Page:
MassDEP considers TCE as an emerging contaminant due to evolving scientific information indicating that exposure to TCE may result in fetal heart defects (U.S. Environmental Protection Agency (EPA), 2011). In addition, TCE is a common contaminant at hazardous waste sites where people may be exposed to TCE in indoor air as a result of groundwater/vapor intrusion into residences and workplaces.
TCE is a synthetic, volatile organic chemical. It is used mainly as a solvent to remove grease from metal parts, but it is also an ingredient in adhesives, paint removers, varnishes, typewriter correction fluids, and spot removers. It is also used in the manufacture of other chemicals. TCE can be found in consumer products such as metal degreasing solvents for use on cars, bikes, or as an ingredient in hobbyist products. TCE is mainly emitted into the ambient air from metal degreasing operations. Wastewater from metal finishing, paint and ink formulation, electrical/electronic components, and rubber processing industries also may contain trichloroethylene. Due to widespread use of TCE and its volatility, TCE has been detected in air, water and is a common environmental contaminant at hazardous waste sites.'
Due to emerging information on TCE and developmental effects, MassDEP is incorporating this new information into guidance for public health protection. The new EPA toxicity criterion or oral Reference Dose, is partially based on the developmental toxicity resulting from short term exposures. Most reference doses are based on chronic or long-term exposures. EPA Headquarters has not issued guidance on how to apply this reference dose to response to environmental contamination situations such as TCE in indoor air at hazardous waste sites. As a result, MassDEP has worked to provide TCE guidance for the protection of the developing fetus.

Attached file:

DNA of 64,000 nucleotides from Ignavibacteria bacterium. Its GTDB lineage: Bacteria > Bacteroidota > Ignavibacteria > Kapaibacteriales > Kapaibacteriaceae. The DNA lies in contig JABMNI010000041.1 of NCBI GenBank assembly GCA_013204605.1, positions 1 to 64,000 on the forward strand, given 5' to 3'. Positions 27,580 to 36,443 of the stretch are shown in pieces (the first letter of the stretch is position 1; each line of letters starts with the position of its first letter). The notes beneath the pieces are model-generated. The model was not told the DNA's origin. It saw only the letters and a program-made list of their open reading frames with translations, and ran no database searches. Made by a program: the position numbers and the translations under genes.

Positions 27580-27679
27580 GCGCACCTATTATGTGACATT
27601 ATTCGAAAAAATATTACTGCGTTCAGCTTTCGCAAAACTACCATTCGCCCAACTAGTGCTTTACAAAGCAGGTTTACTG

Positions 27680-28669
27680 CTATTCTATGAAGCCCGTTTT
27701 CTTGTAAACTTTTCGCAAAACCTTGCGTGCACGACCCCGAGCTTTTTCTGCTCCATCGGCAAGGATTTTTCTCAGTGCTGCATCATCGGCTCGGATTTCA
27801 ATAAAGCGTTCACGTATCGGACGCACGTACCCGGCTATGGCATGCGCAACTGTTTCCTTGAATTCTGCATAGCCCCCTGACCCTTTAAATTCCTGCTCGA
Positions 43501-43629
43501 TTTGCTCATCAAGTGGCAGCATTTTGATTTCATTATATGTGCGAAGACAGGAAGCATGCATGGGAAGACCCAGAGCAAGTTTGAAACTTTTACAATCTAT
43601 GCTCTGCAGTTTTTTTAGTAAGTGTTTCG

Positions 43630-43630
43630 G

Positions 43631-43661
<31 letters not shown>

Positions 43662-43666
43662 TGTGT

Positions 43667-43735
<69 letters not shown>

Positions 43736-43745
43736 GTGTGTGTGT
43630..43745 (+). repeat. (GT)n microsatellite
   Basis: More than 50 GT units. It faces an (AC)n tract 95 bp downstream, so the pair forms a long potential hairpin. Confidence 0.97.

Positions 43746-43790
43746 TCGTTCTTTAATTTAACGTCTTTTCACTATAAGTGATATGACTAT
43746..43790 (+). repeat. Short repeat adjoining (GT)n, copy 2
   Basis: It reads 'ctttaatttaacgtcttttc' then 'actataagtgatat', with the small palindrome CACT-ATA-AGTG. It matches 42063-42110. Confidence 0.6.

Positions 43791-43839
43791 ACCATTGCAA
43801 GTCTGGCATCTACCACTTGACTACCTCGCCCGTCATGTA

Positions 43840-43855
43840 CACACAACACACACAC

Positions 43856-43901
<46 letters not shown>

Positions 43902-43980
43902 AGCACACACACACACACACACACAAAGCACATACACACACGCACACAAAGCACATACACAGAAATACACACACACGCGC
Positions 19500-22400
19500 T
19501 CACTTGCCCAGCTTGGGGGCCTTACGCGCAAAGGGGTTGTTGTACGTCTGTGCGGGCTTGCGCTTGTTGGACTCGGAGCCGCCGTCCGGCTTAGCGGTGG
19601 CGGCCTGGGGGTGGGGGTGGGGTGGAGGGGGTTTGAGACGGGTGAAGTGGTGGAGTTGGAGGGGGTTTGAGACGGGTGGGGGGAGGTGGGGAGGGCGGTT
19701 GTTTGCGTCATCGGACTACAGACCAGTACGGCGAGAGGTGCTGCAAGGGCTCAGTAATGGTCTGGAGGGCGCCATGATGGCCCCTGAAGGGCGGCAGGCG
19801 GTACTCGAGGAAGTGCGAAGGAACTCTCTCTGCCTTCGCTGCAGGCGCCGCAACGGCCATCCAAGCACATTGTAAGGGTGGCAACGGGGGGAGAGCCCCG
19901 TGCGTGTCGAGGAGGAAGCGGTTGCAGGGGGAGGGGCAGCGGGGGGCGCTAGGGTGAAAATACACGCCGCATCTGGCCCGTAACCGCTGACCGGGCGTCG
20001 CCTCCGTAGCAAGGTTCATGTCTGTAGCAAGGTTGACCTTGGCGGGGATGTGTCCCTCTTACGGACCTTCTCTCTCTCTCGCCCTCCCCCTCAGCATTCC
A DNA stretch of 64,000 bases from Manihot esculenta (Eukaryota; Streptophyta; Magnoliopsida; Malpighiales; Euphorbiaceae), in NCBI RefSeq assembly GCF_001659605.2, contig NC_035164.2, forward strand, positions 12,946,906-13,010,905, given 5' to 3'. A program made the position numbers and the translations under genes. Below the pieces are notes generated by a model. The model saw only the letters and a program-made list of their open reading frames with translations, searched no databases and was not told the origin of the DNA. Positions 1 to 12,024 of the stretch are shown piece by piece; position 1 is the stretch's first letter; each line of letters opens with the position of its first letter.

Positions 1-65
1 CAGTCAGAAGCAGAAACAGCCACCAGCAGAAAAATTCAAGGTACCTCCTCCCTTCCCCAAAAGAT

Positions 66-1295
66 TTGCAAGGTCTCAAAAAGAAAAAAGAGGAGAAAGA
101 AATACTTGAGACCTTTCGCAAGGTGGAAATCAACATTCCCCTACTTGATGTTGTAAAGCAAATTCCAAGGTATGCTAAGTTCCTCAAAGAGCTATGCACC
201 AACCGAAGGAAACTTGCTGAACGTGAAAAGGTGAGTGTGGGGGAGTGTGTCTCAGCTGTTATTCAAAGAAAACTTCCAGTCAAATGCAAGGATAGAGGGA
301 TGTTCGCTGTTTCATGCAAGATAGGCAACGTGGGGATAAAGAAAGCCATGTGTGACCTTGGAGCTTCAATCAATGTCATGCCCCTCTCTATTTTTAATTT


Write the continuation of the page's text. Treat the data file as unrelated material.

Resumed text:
- Review the scientific literature on TCE and developmental effects and consider the weight of the evidence and dose response relationships for use in risk assessment.
- Prepare guidance levels for protecting public health from TCE exposures at hazardous waste sites, taking into account the EPA 2011 Reference Dose and Reference Concentrations.
- Review and compare anticipated guidance from EPA with MassDEP’s and make modifications as determined necessary.
- Prepare guidance for water suppliers on the new information on TCE risks.
- TCE Toxicity Information: Implications for Chronic and Shorter-Term Exposure - Fact Sheet
- EPA Trichloroethylene Toxicity Values and ORS Recommendations Regarding Remediation Targets & Timeframes to Address Potential Developmental Risks
August 15, 2014
- Important Information about Trichloroethylene (TCE) in Residential Indoor Air
March 27, 2014
- Important Information about Trichloroethylene (TCE) in Workplace Indoor Air
March 27, 2014
- Assessing the Congenital Cardiac Toxicity of Trichloroethylene: Key Scientific Issues
March 27, 2014
- Addendum to the TCE Document Entitled “Assessing the Congenital Cardiac Toxicity of Trichloroethylene: Key Scientific Issues” file size 1MB
- Current MassDEP Regulatory Limit on Trichloroethylene
- EPA Integrated Risk Information System (IRIS) File on Trichloroethyelene
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